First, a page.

How to Finance a Home With a Co-Signer

A co-signer can sometimes get you a larger loan.
i Comstock/Comstock/Getty Images

Financing a home is a large investment, especially if you are a first-time buyer. In this case, asking a co-signer for help can be beneficial. However, if you are unfamiliar with this process, it is not only important to know how it is done, but also the implications for you and the other person.


Before opting for a co-signer, it is important to understand what it means. A co-signer is an individual who can help you get a loan if your credit is bad or nonexistent. In turn, this person acts as a guarantee to the lender by paying the debt if you fall behind.

Choose a Co-Signer

Choosing a co-signer is a major decision. The agreement is based on trust -- trust that you can pay the debt yourself and trust that the co-signer is personally and financially reliable. Simply having a close relationship, such as a friend or loved one, does not mean they are a good candidate. The co-signer needs to have good credit in order to qualify. The better your co-signer's credit, the more likely you are to get a loan. Do not take this agreement lightly. You need to be financially responsible and capable of handling the debt yourself. If you have poor money-management skills or a tight income, you may fall short on your payments. This not only harms your co-signer's credit, but it also puts an extra financial burden on him.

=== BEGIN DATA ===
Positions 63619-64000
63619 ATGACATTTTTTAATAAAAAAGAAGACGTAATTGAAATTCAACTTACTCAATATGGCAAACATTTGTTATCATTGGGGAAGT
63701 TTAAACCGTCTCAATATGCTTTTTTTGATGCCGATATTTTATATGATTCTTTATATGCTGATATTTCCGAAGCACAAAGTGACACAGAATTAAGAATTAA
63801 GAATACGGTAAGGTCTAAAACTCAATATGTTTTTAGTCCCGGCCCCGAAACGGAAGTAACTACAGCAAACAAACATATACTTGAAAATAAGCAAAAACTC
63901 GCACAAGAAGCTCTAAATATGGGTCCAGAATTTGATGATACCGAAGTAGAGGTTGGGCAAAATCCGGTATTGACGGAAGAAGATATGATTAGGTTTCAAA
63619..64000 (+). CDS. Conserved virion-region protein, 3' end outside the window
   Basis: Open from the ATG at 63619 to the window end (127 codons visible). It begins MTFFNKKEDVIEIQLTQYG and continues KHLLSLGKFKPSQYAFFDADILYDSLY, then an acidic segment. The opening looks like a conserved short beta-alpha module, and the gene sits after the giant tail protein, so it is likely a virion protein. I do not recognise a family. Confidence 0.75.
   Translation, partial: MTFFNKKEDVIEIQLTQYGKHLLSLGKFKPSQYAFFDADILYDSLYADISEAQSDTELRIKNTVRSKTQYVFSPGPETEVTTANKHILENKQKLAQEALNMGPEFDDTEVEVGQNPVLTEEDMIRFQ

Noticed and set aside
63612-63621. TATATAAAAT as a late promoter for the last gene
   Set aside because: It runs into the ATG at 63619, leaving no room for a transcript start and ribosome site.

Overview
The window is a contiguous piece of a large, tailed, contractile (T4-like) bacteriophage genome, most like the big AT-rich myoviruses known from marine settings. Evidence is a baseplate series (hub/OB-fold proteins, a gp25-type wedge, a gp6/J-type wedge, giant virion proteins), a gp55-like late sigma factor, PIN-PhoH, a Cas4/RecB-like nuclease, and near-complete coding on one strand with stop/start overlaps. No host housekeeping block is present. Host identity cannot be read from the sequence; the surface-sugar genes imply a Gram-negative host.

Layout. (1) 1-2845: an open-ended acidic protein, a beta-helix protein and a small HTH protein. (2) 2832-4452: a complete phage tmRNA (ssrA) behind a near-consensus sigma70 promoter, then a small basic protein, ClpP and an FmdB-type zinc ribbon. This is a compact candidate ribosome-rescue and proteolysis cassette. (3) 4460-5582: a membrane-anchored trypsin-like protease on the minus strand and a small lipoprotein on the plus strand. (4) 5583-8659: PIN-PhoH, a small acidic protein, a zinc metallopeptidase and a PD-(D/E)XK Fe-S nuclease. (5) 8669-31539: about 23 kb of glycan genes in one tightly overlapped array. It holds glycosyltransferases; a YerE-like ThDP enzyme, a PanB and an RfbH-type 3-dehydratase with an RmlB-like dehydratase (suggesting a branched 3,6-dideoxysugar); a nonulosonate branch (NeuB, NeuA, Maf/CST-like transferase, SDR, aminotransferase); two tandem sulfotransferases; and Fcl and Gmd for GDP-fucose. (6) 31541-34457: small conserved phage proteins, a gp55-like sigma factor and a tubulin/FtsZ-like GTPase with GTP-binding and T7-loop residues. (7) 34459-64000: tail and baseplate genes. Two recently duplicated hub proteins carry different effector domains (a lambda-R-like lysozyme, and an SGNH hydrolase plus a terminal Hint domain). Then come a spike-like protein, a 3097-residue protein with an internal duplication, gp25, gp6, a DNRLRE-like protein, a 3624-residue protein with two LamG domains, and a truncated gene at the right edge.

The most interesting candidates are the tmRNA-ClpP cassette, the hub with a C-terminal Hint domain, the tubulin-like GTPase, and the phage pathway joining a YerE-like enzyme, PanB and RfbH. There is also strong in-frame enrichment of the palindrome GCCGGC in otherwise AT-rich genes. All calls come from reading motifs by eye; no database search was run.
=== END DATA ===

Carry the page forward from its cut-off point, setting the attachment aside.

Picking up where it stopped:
Once you choose your co-signer, contact your lending company to fill out the paperwork. You and your co-signer will be asked to provide specific information. These can include previous addresses, social security number, past and present employers, monthly gross income, bank accounts, tax records, and any current or past debts. Both you and your co-signer should keep copies of the forms for future reference.

Safety Measures

As an act of consideration, inform your co-signer about safeguards. Co-signers can ask lenders for written agreements stating that the lender will contact the co-signer if you fall behind on payments. Lenders may also allow a co-signer to have limited responsibility. This means that, although they will have to make monthly payments, they will not be responsible for late fees or other charges.

the nest